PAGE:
“A good story trumps condition”
With us, most of the cars aren’t perfect,” says Stanley Sipko, curator at the AACA Museum, Inc., in Hershey, Pennsylvania. It was that collection which led to me pondering this question, as there are very few of what you might call “thousand-point” restorations on hand. Points, of course, referring to the scoring systems used to judge competitors at numerous single-make shows held around the country each year.
Why wouldn’t museums seek out cars restored perfectly to factory-built condition? It’s because often those cars have no story to them beyond being representative of an agreed-upon ideal of what a particular car looked like when new. Museum exhibits rarely look to display that level of perfection because it’s not what the general public relates to when it comes to a museum. Automobiles matter most when considered in context rather than in a vacuum.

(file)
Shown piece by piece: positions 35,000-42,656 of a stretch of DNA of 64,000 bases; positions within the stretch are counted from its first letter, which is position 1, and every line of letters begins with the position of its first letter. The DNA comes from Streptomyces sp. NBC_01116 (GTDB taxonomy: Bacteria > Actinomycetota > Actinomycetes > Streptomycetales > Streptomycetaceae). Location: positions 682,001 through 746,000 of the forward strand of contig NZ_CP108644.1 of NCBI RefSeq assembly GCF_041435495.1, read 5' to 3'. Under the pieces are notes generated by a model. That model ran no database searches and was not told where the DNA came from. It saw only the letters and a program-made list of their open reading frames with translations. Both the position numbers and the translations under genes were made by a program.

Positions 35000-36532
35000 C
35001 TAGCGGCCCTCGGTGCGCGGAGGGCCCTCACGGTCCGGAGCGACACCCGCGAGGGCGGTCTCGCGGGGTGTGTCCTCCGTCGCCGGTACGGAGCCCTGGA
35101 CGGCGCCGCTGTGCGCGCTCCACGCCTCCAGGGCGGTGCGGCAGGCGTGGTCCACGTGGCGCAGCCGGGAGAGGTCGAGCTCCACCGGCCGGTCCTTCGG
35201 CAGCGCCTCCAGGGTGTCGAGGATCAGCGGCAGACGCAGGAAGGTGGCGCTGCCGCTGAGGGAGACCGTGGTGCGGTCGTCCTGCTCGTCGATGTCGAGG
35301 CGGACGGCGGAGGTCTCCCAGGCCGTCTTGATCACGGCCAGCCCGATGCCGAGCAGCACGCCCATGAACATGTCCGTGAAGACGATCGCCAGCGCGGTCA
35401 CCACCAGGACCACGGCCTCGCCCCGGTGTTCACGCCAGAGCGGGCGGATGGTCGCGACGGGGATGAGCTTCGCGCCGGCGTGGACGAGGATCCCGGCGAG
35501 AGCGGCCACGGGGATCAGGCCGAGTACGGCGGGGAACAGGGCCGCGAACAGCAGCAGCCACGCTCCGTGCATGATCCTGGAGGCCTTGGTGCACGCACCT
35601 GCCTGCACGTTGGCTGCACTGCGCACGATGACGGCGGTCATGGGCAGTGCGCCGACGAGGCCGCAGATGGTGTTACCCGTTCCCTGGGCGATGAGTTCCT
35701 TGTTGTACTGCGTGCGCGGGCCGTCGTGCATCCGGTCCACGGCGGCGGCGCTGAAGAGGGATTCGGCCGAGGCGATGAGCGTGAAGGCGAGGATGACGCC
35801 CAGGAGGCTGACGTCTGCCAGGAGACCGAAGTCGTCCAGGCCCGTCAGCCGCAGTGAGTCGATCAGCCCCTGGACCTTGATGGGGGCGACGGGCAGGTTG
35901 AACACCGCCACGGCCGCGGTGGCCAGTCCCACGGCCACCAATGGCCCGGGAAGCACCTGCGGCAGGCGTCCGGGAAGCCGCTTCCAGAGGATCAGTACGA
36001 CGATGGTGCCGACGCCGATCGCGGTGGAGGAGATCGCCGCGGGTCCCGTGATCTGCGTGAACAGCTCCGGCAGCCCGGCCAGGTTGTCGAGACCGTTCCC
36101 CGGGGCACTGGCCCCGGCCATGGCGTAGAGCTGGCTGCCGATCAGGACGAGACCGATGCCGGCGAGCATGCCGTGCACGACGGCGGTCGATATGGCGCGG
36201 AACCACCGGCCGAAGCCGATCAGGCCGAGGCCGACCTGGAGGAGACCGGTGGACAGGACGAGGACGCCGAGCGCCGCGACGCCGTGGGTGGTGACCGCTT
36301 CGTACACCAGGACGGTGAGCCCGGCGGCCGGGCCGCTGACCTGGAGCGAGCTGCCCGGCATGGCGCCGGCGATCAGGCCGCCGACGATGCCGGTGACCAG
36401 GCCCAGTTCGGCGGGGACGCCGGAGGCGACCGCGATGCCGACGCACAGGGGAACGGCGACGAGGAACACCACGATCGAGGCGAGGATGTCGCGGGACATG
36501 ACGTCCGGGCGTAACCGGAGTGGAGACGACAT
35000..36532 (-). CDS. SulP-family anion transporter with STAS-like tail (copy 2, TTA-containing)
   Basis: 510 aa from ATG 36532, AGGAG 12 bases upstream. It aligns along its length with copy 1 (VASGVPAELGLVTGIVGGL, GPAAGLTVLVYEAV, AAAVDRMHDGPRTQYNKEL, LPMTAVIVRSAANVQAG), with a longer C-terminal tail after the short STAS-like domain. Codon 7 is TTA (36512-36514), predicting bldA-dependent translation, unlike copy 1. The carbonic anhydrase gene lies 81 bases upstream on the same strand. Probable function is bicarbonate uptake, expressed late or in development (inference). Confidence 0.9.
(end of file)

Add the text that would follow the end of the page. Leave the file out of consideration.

The context is provided by a museum’s mission statement, says Derek E. Moore, newly appointed curator of collections for the Lane Motor Museum in Nashville, Tennessee; previously director of collections at the National Corvette Museum; former curator of transportation history for the Crawford Auto-Aviation Museum at the Western Reserve Historical Society in Cleveland, Ohio; and one-time conservation specialist for transportation collections at The Henry Ford:
“My take as a curator is that it has to be for everyone. It has to be for the car people in this world and it has to be for the general public. That’s where it becomes a challenge. You could buy a warehouse, fill it with hundreds of cars, put out no labels, no nothing, but every car person would probably still come see it because it’s just fun to look at cars; but when you look at a museum, our job is to educate the general public as well and you have to make it interesting and relatable to everyday visitors.
“Be it the most-passionate automotive historian who may walk in our door, down to the least-knowledgeable visitor off the street. The hope is to make it great for them, so they tell their friends and come back.”